Wilhelmina Knoche, known as Minnie, was born on 10 August 1869 in Altenilpe, Westfalen, Preussen to Johann
and Elizabeth (Voss) Knoche.
She was christened on 11 August 1869 in the Catholic church in Dorlar, Westfalen, Preussen. Her godparents were
Wilhelmina Berles and August Knoche.
Minnie came to Grand Rapids, MI, when she was 17 having departed from Bremen, arriving in New York 14 Feb 1887
on N.G. Lloyd S.S. Ems. This was at the request of a maternal uncle who had visited Minnie’s parents in Germany,
and wanted her to cook for his family. Minnie’s mother thought this would be a chance for her daughter
to have a better life and encouraged her to go. By the time Minnie arrived in the United States, after being sick on the voyage,
this tiny 5 ft woman only weighed about 80 lbs.
Wilhelmina discovered her uncle’s wife "was an ugly terrible person" who, among other demands, wanted breakfast
ready every day at 6 a.m. (medical note: she suffered from a very large goiter) A maternal cousin in nearby Westphalia, MI, at the urging of Elizabeth, went to check up on Minnie
who pleaded with the cousin to take her away. Not wanting to cause trouble, the cousin advised Minnie to wait a few weeks
until the farmers from Westphalia went on their usual first Thursday mill run to get wheat. But the very next Thursday, off
Minnie went to the mill with all her things in a bundle. In German, she asked everyone she came across about her cousin
and finally found her. The cousin proceeded to get Minnie well and fatten her up again. From there she went on to Detroit
to cook for a French family. The love of her life, her Tony, was a grocer in that city.
Wilhelmina married Anthony Schulte, son of Anton Schulte and Margaretha Noellecke, in 1890 in Detroit. They had nine
sons and two daughters, the youngest born in 1906.
Minnie’s brothers, John, Frank and Henry and sister, Bertha, emigrated to the Detroit area later on.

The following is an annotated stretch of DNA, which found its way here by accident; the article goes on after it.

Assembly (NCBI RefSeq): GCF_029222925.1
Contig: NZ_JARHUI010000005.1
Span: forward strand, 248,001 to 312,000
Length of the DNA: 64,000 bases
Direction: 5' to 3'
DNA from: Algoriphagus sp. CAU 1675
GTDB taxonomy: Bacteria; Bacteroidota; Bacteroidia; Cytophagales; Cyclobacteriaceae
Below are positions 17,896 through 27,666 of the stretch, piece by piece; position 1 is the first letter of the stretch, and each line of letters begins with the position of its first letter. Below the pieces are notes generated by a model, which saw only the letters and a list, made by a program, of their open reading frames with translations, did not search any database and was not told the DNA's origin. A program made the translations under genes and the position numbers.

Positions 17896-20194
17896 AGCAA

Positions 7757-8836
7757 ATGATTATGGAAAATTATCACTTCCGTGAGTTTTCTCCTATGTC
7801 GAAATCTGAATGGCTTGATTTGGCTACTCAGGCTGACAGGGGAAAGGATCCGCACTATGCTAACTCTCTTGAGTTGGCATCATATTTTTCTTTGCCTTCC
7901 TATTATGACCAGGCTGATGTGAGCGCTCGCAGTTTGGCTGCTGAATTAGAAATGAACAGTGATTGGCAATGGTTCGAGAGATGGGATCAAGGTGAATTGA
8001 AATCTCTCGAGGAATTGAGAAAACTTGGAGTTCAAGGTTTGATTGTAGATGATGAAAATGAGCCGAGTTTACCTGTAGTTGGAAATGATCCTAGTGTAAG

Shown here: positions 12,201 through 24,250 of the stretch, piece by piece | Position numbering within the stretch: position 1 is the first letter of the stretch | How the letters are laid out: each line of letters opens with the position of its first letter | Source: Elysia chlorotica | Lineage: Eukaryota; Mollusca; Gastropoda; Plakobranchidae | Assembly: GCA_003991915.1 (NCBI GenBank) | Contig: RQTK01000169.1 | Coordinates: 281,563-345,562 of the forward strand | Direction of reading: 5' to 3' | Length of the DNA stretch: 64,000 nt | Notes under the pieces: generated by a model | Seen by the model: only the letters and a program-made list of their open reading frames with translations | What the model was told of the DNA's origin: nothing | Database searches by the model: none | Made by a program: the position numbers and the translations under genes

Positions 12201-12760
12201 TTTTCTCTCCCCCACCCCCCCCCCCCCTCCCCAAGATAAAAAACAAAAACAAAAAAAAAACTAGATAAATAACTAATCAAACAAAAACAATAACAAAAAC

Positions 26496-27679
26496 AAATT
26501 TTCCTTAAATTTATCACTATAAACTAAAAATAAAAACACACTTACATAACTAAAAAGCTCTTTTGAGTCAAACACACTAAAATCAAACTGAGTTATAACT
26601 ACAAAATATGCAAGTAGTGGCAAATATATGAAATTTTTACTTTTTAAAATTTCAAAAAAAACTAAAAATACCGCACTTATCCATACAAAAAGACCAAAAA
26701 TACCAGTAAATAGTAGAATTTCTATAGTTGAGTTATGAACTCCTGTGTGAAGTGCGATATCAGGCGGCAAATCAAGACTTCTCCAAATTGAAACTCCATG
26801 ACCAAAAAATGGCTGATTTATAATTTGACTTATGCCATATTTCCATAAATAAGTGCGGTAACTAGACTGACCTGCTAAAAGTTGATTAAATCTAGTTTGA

Henry died in Detroit in 1914, but the remaining families remained close throughout their lives.
In 1907 Tony died of pneumonia. Later that year the old Greiner farmhouse and land, adjacent to Assumption Grotto Church in Detroit,
was purchased by Minnie and she moved her family there. There was a vegetable garden and some fruit trees along with two cows for milk
and homemade butter and some chickens.
At one point Minnie visited with family back in Germany. A distraught relative, who had lost her husband quite some
time ago, was comforted but also admonished by Minnie, who had firsthand knowledge of this pain, to pull herself together
for the sake of her children.
Minnie became an active member of Assumption Grotto parish. She owned one of the first baby grand pianos sold at
J.L. Hudson’s and the choir would practice at her home. Minnie and many other parish ladies made quilts for the church bazaars.
Every morning she attended Mass and the Stations of the Cross in the afternoon. She looked out for the Sisters: Each Saturday
Minnie would make sure to pick out a chicken from her farm for them; and she insisted her boys be available to hitch
up the family wagon to drive the Sisters to the convent in Center Line for visits. One German Sister who cooked for the convent
liked to stand on the opposite side of the county ditch and chat with Minnie in their native tongue.
One Halloween Minnie got the idea to dress herself and her daughter, Lidwina, in the boy’s clothing and add false faces,
then went to the convent and mischievously grabbed one of the Sisters and gave her a big hug. After the initial shock subsided,
they realized it must be Mrs. Schulte playing one of her jokes.
Father Solanus Casey, of the monastery on Mt. Elliott near Minnie's home, knew her well from her attendance at
morning Mass. He had counseled her after Tony died, when she was so angry with God for taking such a good man from her at age 49.
Minnie was then only 38 with eleven young children.
Years later, Minnie was taken to St. Joe's Hospital on the Grand Boulevard because she was so ill with pneumonia. Her
daughters, Mary and Lidwina, went to see Father Solanus at the monastery and asked him to pray for their mother.
He asked if she read in English or German and Lidwina responded her mother was dying. Father said, "Oh, oh, oh,
you take these leaflets, one in English, one in German. Sunday at 1 o'clock she'll be reading it or she won't."
That Sunday after Lidwina had fed her family their dinner, she rushed over, wanting to get there by 1 p.m. She arrived
at the hospital on May 5th, shortly after that time and saw her sister, Mary, and her Aunt Bertha coming out of her mother's
room with their arms around each other, crying and told her that Minnie had died exactly at 1 p.m.
Wilhelmina died at age 65 of bronchial pneumonia, with diabetes and chronic endocarditis as contributory factors. She was
buried on 8 May 1935 at Mt. Elliot Cemetery in Detroit.